Getting Your Games to “Stick”–The ROBLOX Way


01, 2012

by JacksSmirkingRevenge


Building a popular game on ROBLOX requires various elements to work together in complete harmony. To put it simply: it’s not easy. A big part of this harmonious chemistry is getting your game to stick–meaning users want to play it again and again. We decided to take a look at the “stickiest” games on ROBLOX, and postulate theories as to how they keep getting users to come back. 

In order to determine which games on ROBLOX were the stickiest, we studied game return rates, including one day return rates and one week return rates. You can check out which games on ROBLOX have the highest return rates in the graph below.

The list is interesting, and upon further examination, we were able to formulate some theories as to why these particular games keep users coming back for more. We’re going to share some of these games’ methods with you, and offer some tips and tricks to making a popular game that sticks.

Save the Date 

Saving. It may seem like a relic of the past at this point, but it’s of paramount importance. Realize that many games on ROBLOX don’t save your progress–you come in, play, leave, and when you re-enter, you’ve got to start all over again. While certain popular games are simple enough to not need this feature, saving is an extremely important facet of most popular games–though it’s utilized differently on a title-by-title basis.

Saving–or Data Persistence as we call it–doesn’t just involve storing game progress. In Paintball! (which has a 35% one-day-return rate, and 58% one-week-return rate), one of ROBLOX’s most popular first person shooters, stats are saved and stored automatically. The more you play, the more you can level up your character, unlocking newer and more powerful weapons and equipment. In the realm of online multiplayer deathmatches, saving is used to keep track of statistics–amount of career kills, deaths, and often rankings on leaderboards.

We encourage game builders to utilize our Data Persistence system to save game stats, weapons–really anything, big or small. Survive the Disasters! uses data persistence to simply, well, remember how many disasters you’ve actually survived. It may seem like a small addition, but it’ll bring users back to your games.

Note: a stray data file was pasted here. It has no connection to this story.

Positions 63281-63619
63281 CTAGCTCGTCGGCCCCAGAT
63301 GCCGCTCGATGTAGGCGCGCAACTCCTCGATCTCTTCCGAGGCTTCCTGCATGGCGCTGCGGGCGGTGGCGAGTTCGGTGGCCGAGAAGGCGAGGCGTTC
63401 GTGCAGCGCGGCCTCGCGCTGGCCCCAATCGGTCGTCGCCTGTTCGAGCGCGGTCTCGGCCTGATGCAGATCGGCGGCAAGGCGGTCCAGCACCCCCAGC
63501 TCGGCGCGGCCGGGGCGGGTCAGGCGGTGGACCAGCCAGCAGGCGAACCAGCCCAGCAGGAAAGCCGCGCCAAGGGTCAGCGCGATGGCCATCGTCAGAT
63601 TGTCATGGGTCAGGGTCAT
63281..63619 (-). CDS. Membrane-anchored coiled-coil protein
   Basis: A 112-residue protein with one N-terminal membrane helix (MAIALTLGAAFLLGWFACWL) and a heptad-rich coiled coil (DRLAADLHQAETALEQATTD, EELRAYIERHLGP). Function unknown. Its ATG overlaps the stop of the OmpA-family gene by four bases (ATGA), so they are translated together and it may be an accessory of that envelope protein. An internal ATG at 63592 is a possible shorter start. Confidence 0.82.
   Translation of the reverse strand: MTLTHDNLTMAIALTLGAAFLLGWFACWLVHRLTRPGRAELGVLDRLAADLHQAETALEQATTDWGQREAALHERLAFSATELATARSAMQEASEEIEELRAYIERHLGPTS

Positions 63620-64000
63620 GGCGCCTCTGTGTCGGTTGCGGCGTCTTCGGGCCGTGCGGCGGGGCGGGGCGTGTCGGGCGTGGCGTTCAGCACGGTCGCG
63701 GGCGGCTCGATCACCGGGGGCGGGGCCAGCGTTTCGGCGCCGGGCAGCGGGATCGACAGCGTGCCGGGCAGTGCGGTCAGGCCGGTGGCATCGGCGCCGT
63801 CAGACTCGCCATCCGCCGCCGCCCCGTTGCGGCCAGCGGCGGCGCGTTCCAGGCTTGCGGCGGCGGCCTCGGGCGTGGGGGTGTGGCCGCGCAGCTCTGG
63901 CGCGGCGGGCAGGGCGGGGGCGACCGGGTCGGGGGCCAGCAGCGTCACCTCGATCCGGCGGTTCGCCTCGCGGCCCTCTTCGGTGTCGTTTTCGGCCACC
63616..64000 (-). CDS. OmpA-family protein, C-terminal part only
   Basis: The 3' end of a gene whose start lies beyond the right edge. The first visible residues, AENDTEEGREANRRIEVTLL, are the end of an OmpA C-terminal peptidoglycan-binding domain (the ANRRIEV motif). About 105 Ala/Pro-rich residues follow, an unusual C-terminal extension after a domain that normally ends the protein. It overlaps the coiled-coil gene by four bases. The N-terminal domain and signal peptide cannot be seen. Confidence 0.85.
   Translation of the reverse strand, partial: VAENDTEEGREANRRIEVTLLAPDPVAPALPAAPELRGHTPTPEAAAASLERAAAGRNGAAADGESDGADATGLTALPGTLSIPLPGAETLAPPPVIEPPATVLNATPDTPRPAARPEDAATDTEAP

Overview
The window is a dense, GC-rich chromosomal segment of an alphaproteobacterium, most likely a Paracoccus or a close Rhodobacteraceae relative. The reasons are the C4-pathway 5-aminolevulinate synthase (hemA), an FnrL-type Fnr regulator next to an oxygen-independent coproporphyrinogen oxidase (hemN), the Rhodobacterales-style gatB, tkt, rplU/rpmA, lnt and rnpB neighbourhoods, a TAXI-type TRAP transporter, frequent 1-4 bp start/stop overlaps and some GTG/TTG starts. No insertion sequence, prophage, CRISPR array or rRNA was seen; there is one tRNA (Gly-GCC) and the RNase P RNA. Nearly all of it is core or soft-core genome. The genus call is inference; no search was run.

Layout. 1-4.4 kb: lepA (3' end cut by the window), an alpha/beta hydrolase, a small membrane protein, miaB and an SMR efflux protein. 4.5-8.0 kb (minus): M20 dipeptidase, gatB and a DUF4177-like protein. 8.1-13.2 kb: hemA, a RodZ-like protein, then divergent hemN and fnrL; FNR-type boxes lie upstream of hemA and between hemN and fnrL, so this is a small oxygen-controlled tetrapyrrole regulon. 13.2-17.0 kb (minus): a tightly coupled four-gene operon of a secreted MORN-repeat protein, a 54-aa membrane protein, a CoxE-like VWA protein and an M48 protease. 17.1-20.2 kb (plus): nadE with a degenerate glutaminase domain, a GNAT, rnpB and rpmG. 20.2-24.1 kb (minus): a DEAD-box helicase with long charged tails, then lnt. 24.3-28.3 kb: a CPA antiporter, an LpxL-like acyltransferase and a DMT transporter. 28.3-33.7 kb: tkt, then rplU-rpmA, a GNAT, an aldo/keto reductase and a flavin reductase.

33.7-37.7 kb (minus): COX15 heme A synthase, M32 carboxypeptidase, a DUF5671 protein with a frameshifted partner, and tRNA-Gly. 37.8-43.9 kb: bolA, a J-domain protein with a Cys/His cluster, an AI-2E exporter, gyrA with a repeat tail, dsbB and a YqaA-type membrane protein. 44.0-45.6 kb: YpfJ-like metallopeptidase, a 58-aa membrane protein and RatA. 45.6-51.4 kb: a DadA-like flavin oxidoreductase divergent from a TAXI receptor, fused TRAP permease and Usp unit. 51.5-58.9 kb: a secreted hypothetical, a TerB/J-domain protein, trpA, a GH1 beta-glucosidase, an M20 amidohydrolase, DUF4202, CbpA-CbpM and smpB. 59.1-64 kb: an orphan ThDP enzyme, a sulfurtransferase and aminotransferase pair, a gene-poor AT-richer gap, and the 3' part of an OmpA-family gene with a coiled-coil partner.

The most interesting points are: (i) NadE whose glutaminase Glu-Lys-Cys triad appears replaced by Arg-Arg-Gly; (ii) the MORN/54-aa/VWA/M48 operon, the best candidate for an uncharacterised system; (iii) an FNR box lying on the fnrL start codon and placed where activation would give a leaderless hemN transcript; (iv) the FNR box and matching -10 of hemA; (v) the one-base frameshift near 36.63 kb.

First Class

Other popular games, like Base Wars: The Land, features different classes of characters. You can choose from being a soldier, medic, spy, or engineer, just to name a few. Giving users the option play as a wide range of characters not only enriches gameplay, but keeps them coming back in order to try out styles of gameplay. Featuring a wide range of maps will keep users returning too. Remember: the wider the range of gameplay scenarios, the more visits and re-visits your place will receive. Paintball!, for example, has a wide range of maps and firefight scenarios that rotate randomly.

Also, make sure to allow users to earn upgrades and enhancements for playing the game repeatedly. The more time you spend playing, the more upgrades and enhancements you can earn.

Dollar Dollar Bills Y’all 

Game Passes give game developers a new way to leverage an old trick–allowing them to charge players for access to premium abilities and content within their games. Since their release, Game Passes have been extremely successful, and we dug up some numbers to prove it. 44% (yeah, nearly half) of the top one hundred games on ROBLOX are utilizing Game Passes to keep their games popular, and why wouldn’t they? If a user is willing to invest in gear and game passes, then chances are they’re going to come back to your game again and again to utilize their new or special abilities. Plus, it never hurts to earn some spare Robux on the side.


Many popular games have their very own community. The Hunger Games, for example, has a huge lobby where you wait to do battle–though you aren’t required to just stand idly by. We’d go as far as saying that the lobby, where you can exchange or buy weapons, ammunition, upgrades, and more, is as in-depth as the game itself. Seriously, stop by Hunger Games and just have a look at the bustling digital economy going on in the lobby. It’s like a trolls market–costumed users are squeezing by one another, chatting, and waiting in line for items. It’s nuts.

What can you take from this example? Give players something to do, even when they’re not trying to kill each other. It’s gratifying to feel that you’re not just playing a game, you’re part of an exclusive community. Encourage users to become friends and create dialogues.

Spread Holiday Cheer 

Many game creators often theme their titles after the season or a holiday. Two out of the ten games on the list are Halloween themed, for example. Think this often reminds users of the games’ existence as they see a new graphic with Autumn leaves or a Christmas tree. It brings them back.

We hope this serves as a guide for making games that stick with people.  Getting someone to play your game is a small victory, but getting them to play it numerous times is a real win. That’s the mark of a truly innovative and fun game. And, as always, persistence is key. Keep trying, and keep learning.